It’s official! NBC has renewed “Community” for a fourth season. Pop pop and so forth and so on. The network is ordering a shortened 13-episode season, following a similar 13-episode order for “30 Rock” earlier today. Unlike with “30 Rock,” this isn’t officially the final order for the show; if the ratings are decent (or if all of NBC’s other shows fail miserably), there could be additional episodes — and I’ll stop before speculating on anything beyond that.
Meanwhile, the world awaits news on “Parks and Recreation.” Going into this week, the consensus seemed to be that “Parks and Rec” was a safer bet (as it is closer to having enough episodes for syndication) than “Community.” So now we wait.
As everyone expected, NBC renewed “30 Rock” for an abbreviated final season: 13 episodes and then it’s off to TV Heaven to hang out with “Cheers” and “Newhart” and…what’s that? “‘Til Death”? How’d you get up there? Anyway, “30 Rock” has regained some of its old form in its current sixth season. I think a shortened season is actually better for an older show like this, because they can focus on those 13 scripts and not have to stretch to fill out a 22 episode order. But are there even any “30 Rock” writers left to help Tina Fey? I sure hope so.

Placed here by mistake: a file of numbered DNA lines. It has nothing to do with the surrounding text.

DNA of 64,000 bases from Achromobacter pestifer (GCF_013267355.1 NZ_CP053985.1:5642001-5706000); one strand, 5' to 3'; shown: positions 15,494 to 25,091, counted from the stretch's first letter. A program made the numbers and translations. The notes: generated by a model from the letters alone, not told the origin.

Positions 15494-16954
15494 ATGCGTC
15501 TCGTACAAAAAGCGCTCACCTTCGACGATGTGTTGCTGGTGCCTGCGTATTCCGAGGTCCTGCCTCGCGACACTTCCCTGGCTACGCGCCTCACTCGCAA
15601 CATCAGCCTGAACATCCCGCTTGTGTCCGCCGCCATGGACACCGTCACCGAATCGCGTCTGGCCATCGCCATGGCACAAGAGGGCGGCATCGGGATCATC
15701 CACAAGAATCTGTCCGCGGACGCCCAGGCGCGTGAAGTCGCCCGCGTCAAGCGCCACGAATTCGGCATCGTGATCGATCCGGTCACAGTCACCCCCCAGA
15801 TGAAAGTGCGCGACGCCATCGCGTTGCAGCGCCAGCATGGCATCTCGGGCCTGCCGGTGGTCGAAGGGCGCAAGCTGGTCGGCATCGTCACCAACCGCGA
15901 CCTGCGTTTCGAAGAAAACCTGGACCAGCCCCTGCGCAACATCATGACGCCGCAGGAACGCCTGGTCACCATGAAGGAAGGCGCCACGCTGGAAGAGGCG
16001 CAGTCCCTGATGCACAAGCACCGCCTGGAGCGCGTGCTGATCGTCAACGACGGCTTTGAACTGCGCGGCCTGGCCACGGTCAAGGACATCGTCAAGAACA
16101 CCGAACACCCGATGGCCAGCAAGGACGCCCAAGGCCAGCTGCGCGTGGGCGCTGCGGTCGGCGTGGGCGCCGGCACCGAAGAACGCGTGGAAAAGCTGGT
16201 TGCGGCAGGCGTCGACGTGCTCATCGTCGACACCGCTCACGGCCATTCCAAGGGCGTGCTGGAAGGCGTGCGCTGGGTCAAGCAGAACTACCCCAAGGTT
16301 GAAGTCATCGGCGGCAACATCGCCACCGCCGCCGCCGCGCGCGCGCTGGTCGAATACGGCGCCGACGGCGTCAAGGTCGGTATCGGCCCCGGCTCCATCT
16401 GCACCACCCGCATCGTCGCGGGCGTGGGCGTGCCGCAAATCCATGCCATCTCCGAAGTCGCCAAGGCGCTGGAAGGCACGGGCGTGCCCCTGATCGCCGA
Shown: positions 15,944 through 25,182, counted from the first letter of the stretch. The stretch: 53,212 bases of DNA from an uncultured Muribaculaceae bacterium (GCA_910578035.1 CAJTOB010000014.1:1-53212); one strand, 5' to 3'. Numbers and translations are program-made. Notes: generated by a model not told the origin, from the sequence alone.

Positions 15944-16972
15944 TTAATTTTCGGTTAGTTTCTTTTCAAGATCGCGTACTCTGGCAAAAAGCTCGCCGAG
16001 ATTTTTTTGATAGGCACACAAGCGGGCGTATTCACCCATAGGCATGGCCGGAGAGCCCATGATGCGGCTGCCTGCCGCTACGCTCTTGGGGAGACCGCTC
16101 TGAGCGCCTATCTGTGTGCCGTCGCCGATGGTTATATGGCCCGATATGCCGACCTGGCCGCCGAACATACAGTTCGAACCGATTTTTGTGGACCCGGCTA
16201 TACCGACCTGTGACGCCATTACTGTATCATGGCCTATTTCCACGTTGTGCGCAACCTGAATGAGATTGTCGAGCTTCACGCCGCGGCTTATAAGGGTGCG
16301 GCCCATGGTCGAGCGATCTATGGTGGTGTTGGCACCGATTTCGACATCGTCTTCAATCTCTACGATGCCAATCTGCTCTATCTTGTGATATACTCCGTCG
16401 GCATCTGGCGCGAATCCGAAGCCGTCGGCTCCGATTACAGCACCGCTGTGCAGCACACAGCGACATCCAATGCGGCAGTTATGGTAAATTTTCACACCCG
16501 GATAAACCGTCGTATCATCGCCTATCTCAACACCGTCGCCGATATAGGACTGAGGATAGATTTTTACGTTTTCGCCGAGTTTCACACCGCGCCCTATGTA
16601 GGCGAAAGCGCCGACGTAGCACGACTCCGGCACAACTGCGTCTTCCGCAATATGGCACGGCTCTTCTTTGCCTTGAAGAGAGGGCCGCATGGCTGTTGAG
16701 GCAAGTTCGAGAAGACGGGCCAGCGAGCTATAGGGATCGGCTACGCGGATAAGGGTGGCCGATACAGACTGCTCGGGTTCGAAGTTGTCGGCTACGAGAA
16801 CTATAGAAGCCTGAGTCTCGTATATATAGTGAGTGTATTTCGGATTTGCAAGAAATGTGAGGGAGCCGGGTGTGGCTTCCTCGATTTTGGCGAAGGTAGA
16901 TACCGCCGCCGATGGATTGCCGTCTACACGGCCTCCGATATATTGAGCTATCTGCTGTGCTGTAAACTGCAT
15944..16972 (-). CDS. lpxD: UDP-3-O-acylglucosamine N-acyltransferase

Meanwhile, “The Office” is probably going to get renewed. Ed Helms, Jenna Fischer and John Krasinski are about to resign for one more season, so we can expect one final year for that show.
And no, we don’t know anything about “Community” or “Parks and Recreation” yet, which is AWESOME. We all have faith that NBC will bring back those low-rated, critically-acclaimed, endlessly-amazing shows, because we have to have that faith, because considering the alternative would be downright painful. The season (SEASON) finale of “Parks and Recreation” airs tonight, by the way, in case you happen to have 15 million Nielsen boxes available.